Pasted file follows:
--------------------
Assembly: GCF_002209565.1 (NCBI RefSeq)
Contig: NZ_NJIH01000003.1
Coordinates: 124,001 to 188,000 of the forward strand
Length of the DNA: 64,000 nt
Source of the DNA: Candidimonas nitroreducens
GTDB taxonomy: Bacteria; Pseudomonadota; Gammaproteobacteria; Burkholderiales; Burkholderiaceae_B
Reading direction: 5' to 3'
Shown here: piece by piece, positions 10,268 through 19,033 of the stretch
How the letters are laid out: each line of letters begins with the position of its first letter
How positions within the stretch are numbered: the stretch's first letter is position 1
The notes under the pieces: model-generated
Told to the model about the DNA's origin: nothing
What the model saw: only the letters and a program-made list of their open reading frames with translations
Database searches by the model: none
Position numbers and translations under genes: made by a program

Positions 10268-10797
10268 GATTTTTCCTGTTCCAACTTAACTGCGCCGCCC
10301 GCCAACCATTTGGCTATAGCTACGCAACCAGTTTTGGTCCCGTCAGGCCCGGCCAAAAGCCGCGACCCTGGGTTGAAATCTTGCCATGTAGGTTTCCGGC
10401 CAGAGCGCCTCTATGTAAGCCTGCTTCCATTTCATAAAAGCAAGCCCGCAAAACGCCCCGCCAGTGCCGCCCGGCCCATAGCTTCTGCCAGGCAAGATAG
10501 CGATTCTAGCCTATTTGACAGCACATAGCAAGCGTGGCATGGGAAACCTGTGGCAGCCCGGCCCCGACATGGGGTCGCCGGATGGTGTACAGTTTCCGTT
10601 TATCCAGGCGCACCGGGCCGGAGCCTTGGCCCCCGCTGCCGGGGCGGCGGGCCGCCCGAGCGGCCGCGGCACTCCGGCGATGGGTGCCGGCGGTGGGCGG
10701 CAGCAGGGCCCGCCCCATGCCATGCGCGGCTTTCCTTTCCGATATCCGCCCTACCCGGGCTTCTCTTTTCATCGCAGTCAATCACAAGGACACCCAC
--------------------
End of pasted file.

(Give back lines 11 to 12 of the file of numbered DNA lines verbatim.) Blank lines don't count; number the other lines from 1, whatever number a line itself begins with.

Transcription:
The notes under the pieces: model-generated
Told to the model about the DNA's origin: nothing